Some Useful Information and Links about the ESP8266

Anibit's picture

The ESP8266 ( get them [here] ) is a very low-cost WiFi to serial board for makers that lets you create "Internet of Things" (aka "IoT") devices with low-end hardware, such as Arduinos, mbed, and raw microcontrollers.


You can use a UART device on your Arduino, etc to talk to this board and communicate over to other devices, computers or websites. The hardware on the ESP8266 takes care of all the overhead needed to implement Wifi. You use an "AT" style communication over the serial UART to interact with it, reminiscent of the way dial-up modems over phone lines used to work.

Information in English about these devices has been scant, but more and more has been popping up across the 'nets.  There are alternative firmwares and SDKs for changing the way the board works, and alternatively using the on-board microcontroller directly, instead of using it in conjunction with another platform.

With the stock firmware, it appears these devices run 115200 baud serial connection, which can sometimes be tricky to achieve with an Arduino or AVR microcontroller, especially at slower system clock speeds needed when running at 3.3Volts. some versions of the firmware run at 57600 baud. The latest (0.9.3) is reported to run at 9600 baud, while much slower, should be doable by most microcontrollers, even in a pure software implementation.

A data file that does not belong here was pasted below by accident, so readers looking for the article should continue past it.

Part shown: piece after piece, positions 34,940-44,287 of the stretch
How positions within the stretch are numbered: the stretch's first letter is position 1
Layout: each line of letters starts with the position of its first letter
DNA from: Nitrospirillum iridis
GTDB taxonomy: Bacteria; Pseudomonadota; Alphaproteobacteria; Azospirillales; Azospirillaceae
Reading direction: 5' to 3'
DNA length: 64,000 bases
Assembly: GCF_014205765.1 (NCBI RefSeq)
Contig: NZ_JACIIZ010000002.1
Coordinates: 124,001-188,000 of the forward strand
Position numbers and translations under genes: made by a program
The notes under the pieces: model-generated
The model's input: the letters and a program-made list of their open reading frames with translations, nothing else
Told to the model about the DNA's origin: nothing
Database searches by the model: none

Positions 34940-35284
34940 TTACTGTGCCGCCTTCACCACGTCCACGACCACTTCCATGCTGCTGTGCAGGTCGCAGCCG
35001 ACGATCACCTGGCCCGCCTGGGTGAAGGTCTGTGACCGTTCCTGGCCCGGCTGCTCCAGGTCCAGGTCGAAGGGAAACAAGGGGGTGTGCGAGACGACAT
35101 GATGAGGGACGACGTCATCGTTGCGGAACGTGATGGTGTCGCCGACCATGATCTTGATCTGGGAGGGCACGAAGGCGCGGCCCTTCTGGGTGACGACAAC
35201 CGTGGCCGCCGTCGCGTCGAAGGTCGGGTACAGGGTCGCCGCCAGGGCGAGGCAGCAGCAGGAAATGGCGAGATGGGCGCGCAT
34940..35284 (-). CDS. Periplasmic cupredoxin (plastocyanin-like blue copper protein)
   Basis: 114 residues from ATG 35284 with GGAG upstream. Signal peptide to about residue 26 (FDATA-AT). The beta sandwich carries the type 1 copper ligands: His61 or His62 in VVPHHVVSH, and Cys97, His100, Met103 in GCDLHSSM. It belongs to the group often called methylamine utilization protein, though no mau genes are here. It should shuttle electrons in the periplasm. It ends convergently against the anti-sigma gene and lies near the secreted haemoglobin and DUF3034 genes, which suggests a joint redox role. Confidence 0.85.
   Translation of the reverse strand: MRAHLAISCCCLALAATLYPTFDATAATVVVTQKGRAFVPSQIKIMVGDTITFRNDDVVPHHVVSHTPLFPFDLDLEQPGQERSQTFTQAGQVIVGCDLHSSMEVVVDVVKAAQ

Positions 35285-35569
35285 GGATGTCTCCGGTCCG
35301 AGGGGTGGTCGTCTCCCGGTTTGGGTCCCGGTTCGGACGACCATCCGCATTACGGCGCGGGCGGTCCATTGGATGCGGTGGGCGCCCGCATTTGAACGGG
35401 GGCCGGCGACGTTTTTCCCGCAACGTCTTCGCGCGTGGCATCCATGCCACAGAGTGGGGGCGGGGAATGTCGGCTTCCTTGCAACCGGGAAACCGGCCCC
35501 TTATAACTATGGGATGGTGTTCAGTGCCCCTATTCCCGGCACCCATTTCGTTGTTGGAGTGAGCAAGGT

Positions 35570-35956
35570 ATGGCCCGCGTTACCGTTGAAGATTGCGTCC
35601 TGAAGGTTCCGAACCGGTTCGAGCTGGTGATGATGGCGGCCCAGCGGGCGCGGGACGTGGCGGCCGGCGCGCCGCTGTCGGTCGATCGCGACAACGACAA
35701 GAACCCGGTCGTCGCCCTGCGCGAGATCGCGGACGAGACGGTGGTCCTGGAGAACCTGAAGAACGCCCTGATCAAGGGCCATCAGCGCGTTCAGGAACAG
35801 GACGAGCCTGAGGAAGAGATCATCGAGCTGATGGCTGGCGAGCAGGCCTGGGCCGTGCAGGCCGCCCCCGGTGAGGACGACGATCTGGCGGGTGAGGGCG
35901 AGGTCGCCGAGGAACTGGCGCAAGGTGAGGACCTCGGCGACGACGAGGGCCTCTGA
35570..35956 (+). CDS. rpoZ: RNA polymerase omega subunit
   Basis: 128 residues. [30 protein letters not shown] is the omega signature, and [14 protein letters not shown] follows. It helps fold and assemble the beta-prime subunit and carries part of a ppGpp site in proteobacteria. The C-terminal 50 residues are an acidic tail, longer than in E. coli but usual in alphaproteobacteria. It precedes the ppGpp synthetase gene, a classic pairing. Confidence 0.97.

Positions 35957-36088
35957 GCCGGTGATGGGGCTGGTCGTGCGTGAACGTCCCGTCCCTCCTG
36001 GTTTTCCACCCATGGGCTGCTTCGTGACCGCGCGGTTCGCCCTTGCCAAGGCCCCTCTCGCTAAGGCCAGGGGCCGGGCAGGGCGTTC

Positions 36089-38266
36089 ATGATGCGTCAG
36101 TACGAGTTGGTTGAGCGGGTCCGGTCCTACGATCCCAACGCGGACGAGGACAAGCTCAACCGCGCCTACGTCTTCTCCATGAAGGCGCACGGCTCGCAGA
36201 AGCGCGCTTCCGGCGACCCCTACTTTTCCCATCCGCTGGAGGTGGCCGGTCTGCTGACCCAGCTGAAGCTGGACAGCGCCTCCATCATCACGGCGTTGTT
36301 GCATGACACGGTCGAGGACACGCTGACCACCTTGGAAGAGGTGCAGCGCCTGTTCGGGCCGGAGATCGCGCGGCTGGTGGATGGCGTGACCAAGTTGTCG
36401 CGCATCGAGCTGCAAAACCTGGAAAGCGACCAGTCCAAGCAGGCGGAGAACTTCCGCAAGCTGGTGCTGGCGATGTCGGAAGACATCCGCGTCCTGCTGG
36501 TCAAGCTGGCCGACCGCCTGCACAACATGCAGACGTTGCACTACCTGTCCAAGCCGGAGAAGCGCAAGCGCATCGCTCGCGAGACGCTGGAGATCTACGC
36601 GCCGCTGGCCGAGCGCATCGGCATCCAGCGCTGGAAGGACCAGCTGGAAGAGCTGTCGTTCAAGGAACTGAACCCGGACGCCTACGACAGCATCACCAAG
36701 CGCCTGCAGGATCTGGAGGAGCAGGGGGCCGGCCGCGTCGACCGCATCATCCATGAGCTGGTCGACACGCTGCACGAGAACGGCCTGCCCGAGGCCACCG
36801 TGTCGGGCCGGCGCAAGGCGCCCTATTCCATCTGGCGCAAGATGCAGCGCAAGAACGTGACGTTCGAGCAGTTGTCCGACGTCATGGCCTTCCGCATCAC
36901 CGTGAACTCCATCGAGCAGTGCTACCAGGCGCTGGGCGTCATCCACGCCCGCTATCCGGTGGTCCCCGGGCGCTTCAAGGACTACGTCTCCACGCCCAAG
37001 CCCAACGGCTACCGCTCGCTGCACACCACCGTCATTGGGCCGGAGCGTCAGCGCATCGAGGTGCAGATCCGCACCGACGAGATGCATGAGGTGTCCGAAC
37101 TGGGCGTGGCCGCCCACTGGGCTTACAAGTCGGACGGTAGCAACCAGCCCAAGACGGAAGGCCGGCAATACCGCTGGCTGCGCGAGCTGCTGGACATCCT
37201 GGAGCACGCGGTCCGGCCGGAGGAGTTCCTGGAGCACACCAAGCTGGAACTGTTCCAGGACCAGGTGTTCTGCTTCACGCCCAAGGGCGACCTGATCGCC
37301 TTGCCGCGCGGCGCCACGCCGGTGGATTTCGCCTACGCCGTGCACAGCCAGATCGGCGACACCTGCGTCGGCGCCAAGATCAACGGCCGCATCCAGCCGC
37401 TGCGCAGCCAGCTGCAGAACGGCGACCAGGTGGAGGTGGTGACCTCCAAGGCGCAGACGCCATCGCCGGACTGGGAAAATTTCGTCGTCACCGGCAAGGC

It can run as a Wifi client or as an AP. It support secured Wifi protocols such as WEP, WPA-2, etc. The latest firmware reportedly added support for UDP packets.

Here are some useful links that will help you along:

Electrodragon has a nice wiki page that outlines the features as well as some of the "AT" commands that are used to interact with the chip. They also have a first time use guide.

Ray of Ray's Hobby has a review of the board and an example getting started Arduino Sketch

And, finally, another cool project. Redditor Doomhammer458 got an Arduino to accept commands from a browser to change NeoPixel colors, with the source on Github.